Definition of govern in English:

Share this entry


Pronunciation: /ˈɡʌv(ə)n/


[with object]
1Conduct the policy, actions, and affairs of (a state, organization, or people) with authority: he was incapable of governing the country (as adjective governing) the governing coalition
More example sentences
  • It was expected that the task of governing the state would bring impartiality and moderation in their conduct.
  • Here in Tamil Nadu, the party which governs the state didn't win a single seat.
  • This is not an innocent programme, and in the past it's been closely linked to broader ideas of governing the state.
rule, preside over, be in power over, reign over, control, exercise control over, have control of, be in control of, be in charge of, command, hold sway over, hegemonize, lead, be the leader of, dominate, run, head, direct, administer, order, manage, regulate, guide, conduct, oversee, supervise, superintend, be at the helm of, steer, pilot
informal be in the driving seat
literary sway
1.1Control, influence, or regulate (a person, action, or course of events): the future of Jamaica will be governed by geography not history
More example sentences
  • Lith printing of course is governed by the laws of physics and chemistry.
  • These trajectories are governed by the fundamental laws of gravity and the motion of the object.
  • Within the limits of the laws and regulations that govern our work, we seek to provide the highest level of customer service.
determine, decide, control, regulate, direct, rule, dictate, condition, form, shape;
affect, have an effect on, influence, exert influence on, be a factor in, sway, act on, work on, mould, modify, alter, touch, have an impact on, impact on
1.2 (govern oneself) Conduct oneself, especially with regard to controlling one’s emotions: he does not have the ability to govern himself or others successfully
More example sentences
  • We believe in the right of British people to govern themselves and control their own borders.
  • You have now been provided notice of the law, and thus, please govern yourself accordingly.
  • I think the question you're trying to ask is whether I am able to govern myself well, and by that I mean, am I able to regulate my thoughts and actions according to a set of personal values, morals, ethics, etc.
control, restrain, keep in check, check, curb, hold back, keep back, bridle, rein in, keep a tight rein on, subdue, constrain, contain
1.3Serve to decide (a legal case).
Example sentences
  • The previous chapter discussed the substantive law that governs malpractice cases.
  • The judge proceeded on the basis that the case was governed by the Criminal Justice Act 1988 as amended by the Proceeds of Crime Act 1995.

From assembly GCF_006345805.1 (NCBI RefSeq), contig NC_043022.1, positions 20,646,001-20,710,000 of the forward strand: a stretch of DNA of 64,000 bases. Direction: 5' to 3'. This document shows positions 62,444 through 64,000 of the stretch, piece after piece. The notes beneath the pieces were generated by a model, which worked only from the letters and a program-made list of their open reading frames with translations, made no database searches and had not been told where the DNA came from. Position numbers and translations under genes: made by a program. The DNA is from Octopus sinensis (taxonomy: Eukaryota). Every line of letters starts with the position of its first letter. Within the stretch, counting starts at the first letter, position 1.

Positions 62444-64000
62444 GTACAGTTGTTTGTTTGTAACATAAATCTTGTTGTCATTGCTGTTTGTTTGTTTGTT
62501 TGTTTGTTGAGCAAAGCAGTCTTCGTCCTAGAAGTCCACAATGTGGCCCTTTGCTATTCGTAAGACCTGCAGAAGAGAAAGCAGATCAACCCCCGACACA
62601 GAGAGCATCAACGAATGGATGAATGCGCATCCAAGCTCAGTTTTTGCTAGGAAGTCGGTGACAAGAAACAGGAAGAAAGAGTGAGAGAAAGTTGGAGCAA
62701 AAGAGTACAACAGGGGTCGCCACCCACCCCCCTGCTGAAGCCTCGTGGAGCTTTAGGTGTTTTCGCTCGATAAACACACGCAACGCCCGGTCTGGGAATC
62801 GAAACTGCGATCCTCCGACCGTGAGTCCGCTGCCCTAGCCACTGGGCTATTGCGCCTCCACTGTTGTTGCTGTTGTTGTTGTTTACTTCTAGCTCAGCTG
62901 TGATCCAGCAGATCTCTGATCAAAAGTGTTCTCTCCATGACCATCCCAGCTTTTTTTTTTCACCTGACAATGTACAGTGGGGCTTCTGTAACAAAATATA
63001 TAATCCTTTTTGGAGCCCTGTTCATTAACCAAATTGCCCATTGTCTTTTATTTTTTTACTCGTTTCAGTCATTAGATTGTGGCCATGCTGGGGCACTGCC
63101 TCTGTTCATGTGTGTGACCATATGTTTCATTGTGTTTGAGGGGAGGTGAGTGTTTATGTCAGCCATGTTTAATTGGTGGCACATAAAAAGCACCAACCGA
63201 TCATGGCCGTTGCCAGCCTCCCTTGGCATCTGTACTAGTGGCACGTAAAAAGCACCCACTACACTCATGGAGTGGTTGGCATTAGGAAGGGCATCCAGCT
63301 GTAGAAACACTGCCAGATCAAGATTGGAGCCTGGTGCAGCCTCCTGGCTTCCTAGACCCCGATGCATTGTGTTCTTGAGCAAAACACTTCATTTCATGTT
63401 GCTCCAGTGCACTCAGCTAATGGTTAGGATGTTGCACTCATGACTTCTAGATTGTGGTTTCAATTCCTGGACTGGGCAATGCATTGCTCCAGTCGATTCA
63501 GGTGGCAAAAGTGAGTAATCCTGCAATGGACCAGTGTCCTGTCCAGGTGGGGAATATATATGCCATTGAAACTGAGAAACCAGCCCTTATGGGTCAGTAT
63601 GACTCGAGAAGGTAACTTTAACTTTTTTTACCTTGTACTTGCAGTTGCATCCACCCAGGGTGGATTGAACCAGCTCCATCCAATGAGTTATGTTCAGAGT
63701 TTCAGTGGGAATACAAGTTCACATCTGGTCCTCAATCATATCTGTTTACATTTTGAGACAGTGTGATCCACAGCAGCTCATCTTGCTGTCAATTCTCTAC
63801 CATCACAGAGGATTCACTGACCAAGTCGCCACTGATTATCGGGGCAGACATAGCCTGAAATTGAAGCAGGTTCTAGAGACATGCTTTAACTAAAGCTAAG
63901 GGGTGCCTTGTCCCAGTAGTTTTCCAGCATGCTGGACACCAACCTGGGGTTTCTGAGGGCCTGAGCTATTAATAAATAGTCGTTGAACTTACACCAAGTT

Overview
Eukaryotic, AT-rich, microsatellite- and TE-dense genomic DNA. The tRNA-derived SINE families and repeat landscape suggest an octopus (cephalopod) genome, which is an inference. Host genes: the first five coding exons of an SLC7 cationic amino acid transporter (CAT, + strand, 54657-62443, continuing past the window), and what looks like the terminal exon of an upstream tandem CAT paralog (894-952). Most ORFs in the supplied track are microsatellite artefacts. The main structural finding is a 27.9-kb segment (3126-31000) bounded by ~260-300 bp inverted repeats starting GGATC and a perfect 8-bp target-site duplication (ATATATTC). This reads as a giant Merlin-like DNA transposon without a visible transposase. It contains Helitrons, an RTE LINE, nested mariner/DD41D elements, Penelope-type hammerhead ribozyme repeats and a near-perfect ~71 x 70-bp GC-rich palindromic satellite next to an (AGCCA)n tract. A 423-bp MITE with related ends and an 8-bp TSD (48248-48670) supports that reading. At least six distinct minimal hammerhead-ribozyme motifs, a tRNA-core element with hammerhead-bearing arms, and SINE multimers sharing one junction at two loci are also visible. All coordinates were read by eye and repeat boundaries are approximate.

• That was a decision of the Privy Council on appeal from the Supreme Court of Canada regarding a case governed by the law of Quebec.
2 Grammar (Of a word) require that (another word or group of words) be in a particular case: the Latin preposition ‘cum’ governs nouns in the ablative
More example sentences
  • Verbs can be either transitive or intransitive, a transitive verb governs an object, whereas an intransitive verb does not.
  • The Greek preposition had several meanings, depending on whether it governed the accusative, genitive, or dative case.
  • In the absence of any rule governing the cases of pronouns the authors conclude it is not ‘wrong’ to say ‘They invited my partner and I to lunch’.



Pronunciation: /ɡʌv(ə)nəˈbɪlɪti/
Example sentences
  • The possibilities of stability and governability are very slim.
  • Ironically, with the arrival of elected governments, we have witnessed the aggressive, disproportionate growth of corruption, to the degree that it has become the main obstacle to governability.
  • Today, the trust in the leadership, the governability, the economic future and even social attitudes are rapidly disintegrating.


Pronunciation: /ˈɡʌvənəb(ə)l/
Example sentences
  • We were supposed to become unthinking, obedient, silent and submissive so as to be governable, exploitable and harmless.
  • The country appears to be both viable and governable.
  • Its 25 members are discussing proposals for a new, carefully crafted constitution that will make it at once more governable and more democratic - a pipedream even 18 months ago.


Middle English: from Old French governer, from Latin gubernare 'to steer, rule', from Greek kubernan 'to steer'.

  • Govern is from Old French governer (and of Middle English government), from Latin gubernare ‘to steer, rule’ which came in turn from Greek kubernan ‘to steer’. Governess (Middle English) was originally governeress meaning ‘a female ruler’.

Words that rhyme with govern

coven, misgovern, oven, sloven

For editors and proofreaders

Line breaks: gov¦ern

Share this entry

What do you find interesting about this word or phrase?

Comments that don't adhere to our Community Guidelines may be moderated or removed.